You find me any ALTERNATIVE fact that shows ORNL wrong.
 
Apr 2013
35,897
24,389
Left coast
#7
What is incorrect in the Graph. Please discredit stuff it.

I have been posting from this data since the day I joined this forum.

you cannot prove my statements wrong so you deflect.'

The source is Greenland Ice Core Samples. (This was done by the OAK RIDGE NATIONAL LABORATORY ENVIRONMENTAL DIVISION)

You find me any ALTERNATIVE fact that shows ORNL wrong.
Dodge, dip and dance. But still no source.
 
Oct 2010
65,520
26,119
Colorado
#8
What is incorrect in the Graph. Please discredit stuff it.

I have been posting from this data since the day I joined this forum.

you cannot prove my statements wrong so you deflect.'

The source is Greenland Ice Core Samples. (This was done by the OAK RIDGE NATIONAL LABORATORY ENVIRONMENTAL DIVISION)

You find me any ALTERNATIVE fact that shows ORNL wrong.
This has nothing to do with the OP, nothing to do with Shell Oil Co., nothing to do with Exxon. Please stay and debate ... on topic.
 
Apr 2013
35,897
24,389
Left coast
#9
I get Axios energy newsletter every weekday morning. A big deal for the past week or so is that there has been an organization of oil producers working towards mitigating global warming. These players are also quietly trying to back a carbon tax, only under a different name. And Exxon and Chevron just joined.

The news that Exxon and Chevron are joining a global industry partnership called the Oil and Gas Climate Initiative could signal a broader pivot under two rather new CEOs, ExxonMobil's Darren Woods and Chevron's Michael Wirth.

The big picture: "I think it's clear that this shift reflects the leadership changes at both Chevron and Exxon," a source familiar with the companies' thinking tells Axios.

  • Occidental Petroleum, another large U.S. player, also joined. The arrivals add heft to the 4-year-old group, which already includes BP, Shell, Saudi Aramco and roughly a half-dozen others.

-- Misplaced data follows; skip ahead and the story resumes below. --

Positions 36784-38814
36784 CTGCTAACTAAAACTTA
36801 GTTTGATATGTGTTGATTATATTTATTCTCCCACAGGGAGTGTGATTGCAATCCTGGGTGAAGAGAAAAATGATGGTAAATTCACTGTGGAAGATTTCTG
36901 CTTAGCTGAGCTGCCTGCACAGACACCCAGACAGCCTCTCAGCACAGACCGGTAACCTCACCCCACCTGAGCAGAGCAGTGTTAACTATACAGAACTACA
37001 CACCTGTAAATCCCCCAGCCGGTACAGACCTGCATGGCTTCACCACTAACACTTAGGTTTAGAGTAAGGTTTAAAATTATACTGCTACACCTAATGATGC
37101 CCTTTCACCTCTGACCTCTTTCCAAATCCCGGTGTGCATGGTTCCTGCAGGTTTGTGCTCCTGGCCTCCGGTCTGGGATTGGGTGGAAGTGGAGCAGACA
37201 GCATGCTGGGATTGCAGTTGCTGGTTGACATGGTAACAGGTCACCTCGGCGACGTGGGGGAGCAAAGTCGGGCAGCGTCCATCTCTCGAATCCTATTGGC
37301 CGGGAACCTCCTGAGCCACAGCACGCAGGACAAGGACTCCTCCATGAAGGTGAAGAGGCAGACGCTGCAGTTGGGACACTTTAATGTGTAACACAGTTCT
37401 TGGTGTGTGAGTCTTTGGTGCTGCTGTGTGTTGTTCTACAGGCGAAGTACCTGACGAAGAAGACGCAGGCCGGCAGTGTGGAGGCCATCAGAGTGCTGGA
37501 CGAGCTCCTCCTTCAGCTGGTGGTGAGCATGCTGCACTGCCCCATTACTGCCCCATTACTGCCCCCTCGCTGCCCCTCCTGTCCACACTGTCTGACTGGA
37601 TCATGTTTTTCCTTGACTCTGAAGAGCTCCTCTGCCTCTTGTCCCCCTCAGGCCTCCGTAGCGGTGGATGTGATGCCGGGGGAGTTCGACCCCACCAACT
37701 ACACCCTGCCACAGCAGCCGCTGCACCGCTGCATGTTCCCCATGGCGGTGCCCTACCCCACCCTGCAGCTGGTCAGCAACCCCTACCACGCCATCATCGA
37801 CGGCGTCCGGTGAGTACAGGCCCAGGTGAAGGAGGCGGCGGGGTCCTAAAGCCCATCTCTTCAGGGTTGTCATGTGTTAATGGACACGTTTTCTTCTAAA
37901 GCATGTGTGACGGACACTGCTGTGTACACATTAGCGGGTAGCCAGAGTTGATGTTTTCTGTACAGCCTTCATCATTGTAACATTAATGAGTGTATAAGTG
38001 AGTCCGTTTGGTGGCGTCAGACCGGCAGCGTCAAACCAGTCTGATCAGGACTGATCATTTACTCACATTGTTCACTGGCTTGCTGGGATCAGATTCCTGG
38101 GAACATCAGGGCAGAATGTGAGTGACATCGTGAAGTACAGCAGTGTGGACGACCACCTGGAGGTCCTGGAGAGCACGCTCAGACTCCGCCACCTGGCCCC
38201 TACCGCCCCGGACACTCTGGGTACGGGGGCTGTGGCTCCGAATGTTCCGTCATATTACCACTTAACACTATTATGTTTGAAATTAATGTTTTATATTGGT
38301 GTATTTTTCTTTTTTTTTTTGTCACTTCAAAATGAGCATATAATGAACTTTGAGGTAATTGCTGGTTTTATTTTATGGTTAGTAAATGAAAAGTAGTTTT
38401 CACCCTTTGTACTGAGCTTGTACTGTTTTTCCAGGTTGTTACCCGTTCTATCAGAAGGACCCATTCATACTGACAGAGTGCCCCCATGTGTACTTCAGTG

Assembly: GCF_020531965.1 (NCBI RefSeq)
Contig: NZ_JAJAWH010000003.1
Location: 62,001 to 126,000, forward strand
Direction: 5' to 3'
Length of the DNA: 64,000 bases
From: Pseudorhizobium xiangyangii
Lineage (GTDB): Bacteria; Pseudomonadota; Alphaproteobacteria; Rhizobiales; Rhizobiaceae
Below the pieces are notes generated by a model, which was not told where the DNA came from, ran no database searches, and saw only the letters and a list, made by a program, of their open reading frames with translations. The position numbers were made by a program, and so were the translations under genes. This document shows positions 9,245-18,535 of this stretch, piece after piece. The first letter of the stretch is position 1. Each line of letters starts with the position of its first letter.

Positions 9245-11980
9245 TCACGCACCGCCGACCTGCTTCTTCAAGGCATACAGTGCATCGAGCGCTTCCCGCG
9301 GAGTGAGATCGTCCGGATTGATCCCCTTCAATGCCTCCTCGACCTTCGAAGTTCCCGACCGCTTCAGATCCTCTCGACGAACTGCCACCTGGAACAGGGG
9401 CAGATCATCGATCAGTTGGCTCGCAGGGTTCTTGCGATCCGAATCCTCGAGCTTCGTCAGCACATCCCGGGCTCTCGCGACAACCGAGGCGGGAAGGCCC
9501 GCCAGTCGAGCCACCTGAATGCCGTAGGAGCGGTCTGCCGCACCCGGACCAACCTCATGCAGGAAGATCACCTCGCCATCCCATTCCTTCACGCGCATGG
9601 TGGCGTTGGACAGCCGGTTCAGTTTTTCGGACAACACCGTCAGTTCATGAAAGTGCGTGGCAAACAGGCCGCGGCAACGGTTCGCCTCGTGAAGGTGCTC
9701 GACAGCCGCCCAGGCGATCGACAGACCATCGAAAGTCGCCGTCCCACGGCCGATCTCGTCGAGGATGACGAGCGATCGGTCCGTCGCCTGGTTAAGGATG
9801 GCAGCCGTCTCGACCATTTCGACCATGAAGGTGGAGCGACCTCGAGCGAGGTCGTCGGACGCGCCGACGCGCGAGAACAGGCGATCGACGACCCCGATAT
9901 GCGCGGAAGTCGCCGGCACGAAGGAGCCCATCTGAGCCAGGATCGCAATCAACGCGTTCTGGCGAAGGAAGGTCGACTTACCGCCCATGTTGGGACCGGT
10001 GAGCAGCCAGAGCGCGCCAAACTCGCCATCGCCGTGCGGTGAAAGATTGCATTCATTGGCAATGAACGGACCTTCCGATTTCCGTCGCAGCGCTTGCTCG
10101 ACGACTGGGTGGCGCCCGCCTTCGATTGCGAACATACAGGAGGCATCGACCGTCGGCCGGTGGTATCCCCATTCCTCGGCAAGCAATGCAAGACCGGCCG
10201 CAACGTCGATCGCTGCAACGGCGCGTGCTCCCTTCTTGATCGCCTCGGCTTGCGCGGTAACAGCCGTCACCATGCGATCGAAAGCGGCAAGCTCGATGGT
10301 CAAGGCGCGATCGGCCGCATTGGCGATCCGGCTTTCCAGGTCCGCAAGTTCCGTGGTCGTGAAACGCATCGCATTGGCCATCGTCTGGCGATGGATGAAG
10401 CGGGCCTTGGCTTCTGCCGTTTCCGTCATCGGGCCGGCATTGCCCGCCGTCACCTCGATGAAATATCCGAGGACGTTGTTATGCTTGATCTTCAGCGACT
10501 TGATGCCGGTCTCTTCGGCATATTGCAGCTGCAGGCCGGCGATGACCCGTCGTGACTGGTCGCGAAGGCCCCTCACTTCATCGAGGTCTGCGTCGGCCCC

Where it stands: It's actually the second climate group Exxon has signed onto under Woods. In mid-2017 they joined three Europe-based global majors as founding corporate members of the Climate Leadership Council, a U.S. group pushing a carbon tax proposal.

  • "Exxon has...tended to shy away from joining group efforts, so between joining OGCI and the Climate Leadership Council there appears to be a cultural shift underway under Woods. This is still Exxon, though, so any shift is likely to be both slow and gradual," the source said.
Flashback: Exxon also announced in July that it's abandoning the American Legislative Exchange Council, a conservative group that disputes mainstream climate science.

The intrigue: These moves come at a time when the White House is going in the other direction on climate by scuttling or paring back a suite of Obama-era policies.

  • However, the DOE has actually encouraged U.S. companies to consider joining OGCI during meetings with them in the past year, an administration official said.
What they're saying: One source who works directly with the energy industry called the decisions consistent with Exxon's and Chevron's approach and OGCI's absence of policy positions.

  • "OGCI is squarely focused on technology. Both [Exxon] and [Chevron] are long on innovation and technology," the source said in an email exchange.
  • Exxon and Chevron initially declined to join the group when it formed in 2014.
  • But as Axios' Amy Harder noted when she broke the news yesterday, these decisions are a sign of how pressure from investorsand lawsuits are pushing oil companies to do more.
Reality check: It will hardly halt criticism from climate advocates that oil-and-gas companies should be taking much stronger steps.

  • For instance, look for continued pressure on Big Oil to take more aggressive stances, such as setting binding emissions targets and abandoning trade groups — including the U.S. Chamber of Commerce — that support the rollback of U.S. regulations.
They are also working quietly in the background to resist Dotard's softening of mileage requirements on manufacturers.

But as the quote says, odds are it isn't so much ethics as fear of shareholder's wrath and litigation.
 
Sep 2017
1,603
832
Hell
#10
Alarmists way back in the '80s.

Everyone knows the climate changed before SUVs.
Eh? SUV's existed shortly after the first automobile was invented. The first Chevrolet Suburban was the 1935 model. That was back then when people were still shoveling coal or pitching wood for just about most other modes of transportation other than bicycles, horse-drawn wagons, and sailing ships.